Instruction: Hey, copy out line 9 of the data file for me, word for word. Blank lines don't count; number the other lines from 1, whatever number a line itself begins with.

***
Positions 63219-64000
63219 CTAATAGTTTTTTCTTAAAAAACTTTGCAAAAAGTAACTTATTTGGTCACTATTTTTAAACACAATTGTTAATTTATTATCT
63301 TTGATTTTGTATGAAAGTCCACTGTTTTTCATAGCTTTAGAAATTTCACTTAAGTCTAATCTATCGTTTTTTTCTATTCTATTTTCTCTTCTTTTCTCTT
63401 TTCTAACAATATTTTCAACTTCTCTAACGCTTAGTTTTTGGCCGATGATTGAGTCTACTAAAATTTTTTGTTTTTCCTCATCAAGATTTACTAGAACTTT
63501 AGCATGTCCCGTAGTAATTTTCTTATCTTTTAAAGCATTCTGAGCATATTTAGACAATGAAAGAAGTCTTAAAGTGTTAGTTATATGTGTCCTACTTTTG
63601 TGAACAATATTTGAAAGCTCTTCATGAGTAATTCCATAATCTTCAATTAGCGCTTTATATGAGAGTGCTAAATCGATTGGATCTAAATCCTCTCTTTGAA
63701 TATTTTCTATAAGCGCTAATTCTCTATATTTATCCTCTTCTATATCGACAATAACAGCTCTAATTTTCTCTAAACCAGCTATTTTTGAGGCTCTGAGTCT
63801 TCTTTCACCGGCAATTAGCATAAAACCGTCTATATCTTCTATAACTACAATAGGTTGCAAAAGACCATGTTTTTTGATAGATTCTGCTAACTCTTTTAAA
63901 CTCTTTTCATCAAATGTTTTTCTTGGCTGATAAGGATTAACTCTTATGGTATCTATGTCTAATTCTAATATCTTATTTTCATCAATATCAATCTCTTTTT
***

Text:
63901 CTCTTTTCATCAAATGTTTTTCTTGGCTGATAAGGATTAACTCTTATGGTATCTATGTCTAATTCTAATATCTTATTTTCATCAATATCAATCTCTTTTT